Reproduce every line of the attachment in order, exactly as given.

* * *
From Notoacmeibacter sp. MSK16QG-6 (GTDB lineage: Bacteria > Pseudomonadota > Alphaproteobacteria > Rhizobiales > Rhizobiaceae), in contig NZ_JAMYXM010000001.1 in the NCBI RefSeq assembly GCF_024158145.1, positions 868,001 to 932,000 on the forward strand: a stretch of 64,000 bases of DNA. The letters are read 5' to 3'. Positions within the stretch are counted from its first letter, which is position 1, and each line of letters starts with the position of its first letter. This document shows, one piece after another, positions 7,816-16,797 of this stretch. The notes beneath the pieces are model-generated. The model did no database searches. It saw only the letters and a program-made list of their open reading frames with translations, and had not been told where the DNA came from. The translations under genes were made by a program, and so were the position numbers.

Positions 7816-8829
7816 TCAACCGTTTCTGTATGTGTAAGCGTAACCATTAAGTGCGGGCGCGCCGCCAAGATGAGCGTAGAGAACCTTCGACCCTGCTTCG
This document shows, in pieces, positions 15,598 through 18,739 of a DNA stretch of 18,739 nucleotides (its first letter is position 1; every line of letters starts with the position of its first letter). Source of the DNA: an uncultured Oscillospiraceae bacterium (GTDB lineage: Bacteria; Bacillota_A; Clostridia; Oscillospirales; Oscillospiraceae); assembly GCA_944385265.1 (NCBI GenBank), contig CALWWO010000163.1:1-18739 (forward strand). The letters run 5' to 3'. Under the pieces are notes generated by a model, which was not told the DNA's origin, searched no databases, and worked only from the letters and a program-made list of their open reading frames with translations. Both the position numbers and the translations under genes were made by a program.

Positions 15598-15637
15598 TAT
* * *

From Notoacmeibacter sp. MSK16QG-6 (GTDB lineage: Bacteria > Pseudomonadota > Alphaproteobacteria > Rhizobiales > Rhizobiaceae), in contig NZ_JAMYXM010000001.1 in the NCBI RefSeq assembly GCF_024158145.1, positions 868,001 to 932,000 on the forward strand: a stretch of 64,000 bases of DNA. The letters are read 5' to 3'. Positions within the stretch are counted from its first letter, which is position 1, and each line of letters starts with the position of its first letter. This document shows, one piece after another, positions 7,816-16,797 of this stretch. The notes beneath the pieces are model-generated. The model did no database searches. It saw only the letters and a program-made list of their open reading frames with translations, and had not been told where the DNA came from. The translations under genes were made by a program, and so were the position numbers.

Positions 7816-8829
7816 TCAACCGTTTCTGTATGTGTAAGCGTAACCATTAAGTGCGGGCGCGCCGCCAAGATGAGCGTAGAGAACCTTCGACCCTGCTTCG
This document shows, in pieces, positions 15,598 through 18,739 of a DNA stretch of 18,739 nucleotides (its first letter is position 1; every line of letters starts with the position of its first letter). Source of the DNA: an uncultured Oscillospiraceae bacterium (GTDB lineage: Bacteria; Bacillota_A; Clostridia; Oscillospirales; Oscillospiraceae); assembly GCA_944385265.1 (NCBI GenBank), contig CALWWO010000163.1:1-18739 (forward strand). The letters run 5' to 3'. Under the pieces are notes generated by a model, which was not told the DNA's origin, searched no databases, and worked only from the letters and a program-made list of their open reading frames with translations. Both the position numbers and the translations under genes were made by a program.

Positions 15598-15637
15598 TAT